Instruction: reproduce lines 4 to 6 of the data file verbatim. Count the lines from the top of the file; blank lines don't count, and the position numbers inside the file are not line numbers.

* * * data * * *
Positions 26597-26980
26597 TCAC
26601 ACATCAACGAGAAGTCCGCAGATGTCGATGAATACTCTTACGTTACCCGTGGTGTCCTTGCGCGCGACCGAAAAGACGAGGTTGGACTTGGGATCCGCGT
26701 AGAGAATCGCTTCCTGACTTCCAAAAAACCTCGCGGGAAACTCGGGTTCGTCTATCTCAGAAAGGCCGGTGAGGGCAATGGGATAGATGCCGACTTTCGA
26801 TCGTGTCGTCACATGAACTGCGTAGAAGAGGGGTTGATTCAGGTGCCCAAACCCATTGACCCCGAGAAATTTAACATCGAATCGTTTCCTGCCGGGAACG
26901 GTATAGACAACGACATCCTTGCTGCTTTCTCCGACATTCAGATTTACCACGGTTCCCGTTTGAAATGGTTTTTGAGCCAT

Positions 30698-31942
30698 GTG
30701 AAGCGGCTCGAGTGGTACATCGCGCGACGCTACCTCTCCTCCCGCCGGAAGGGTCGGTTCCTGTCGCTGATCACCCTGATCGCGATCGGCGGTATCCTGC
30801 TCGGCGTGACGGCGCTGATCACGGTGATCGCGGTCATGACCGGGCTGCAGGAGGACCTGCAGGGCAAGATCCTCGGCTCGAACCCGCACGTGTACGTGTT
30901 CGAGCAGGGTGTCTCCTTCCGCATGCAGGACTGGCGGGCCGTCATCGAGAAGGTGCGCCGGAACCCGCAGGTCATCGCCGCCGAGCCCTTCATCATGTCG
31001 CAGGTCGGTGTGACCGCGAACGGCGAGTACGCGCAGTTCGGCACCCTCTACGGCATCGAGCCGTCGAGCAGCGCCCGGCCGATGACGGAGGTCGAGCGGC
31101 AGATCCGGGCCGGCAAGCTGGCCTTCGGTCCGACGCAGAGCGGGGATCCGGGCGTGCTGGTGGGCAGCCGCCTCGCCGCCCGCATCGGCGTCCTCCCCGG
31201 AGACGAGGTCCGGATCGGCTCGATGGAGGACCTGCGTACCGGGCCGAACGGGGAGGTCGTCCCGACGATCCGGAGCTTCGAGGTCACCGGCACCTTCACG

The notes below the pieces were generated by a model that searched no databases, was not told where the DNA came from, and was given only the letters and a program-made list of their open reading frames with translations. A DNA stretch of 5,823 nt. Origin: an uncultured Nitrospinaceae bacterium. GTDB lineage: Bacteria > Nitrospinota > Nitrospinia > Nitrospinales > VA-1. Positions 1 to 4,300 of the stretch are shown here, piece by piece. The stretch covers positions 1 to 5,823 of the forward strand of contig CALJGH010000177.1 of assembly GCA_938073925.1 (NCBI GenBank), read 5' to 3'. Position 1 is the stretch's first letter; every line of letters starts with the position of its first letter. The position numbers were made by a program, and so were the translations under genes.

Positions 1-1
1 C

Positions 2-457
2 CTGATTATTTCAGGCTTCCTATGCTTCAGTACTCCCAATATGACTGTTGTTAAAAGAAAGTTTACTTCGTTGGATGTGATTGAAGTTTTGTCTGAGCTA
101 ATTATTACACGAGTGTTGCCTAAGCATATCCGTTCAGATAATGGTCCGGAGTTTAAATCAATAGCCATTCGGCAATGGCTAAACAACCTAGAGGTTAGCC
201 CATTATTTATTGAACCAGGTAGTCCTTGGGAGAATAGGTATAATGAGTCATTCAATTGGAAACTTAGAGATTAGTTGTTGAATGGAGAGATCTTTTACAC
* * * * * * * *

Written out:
26701 AGAGAATCGCTTCCTGACTTCCAAAAAACCTCGCGGGAAACTCGGGTTCGTCTATCTCAGAAAGGCCGGTGAGGGCAATGGGATAGATGCCGACTTTCGA
26801 TCGTGTCGTCACATGAACTGCGTAGAAGAGGGGTTGATTCAGGTGCCCAAACCCATTGACCCCGAGAAATTTAACATCGAATCGTTTCCTGCCGGGAACG
26901 GTATAGACAACGACATCCTTGCTGCTTTCTCCGACATTCAGATTTACCACGGTTCCCGTTTGAAATGGTTTTTGAGCCAT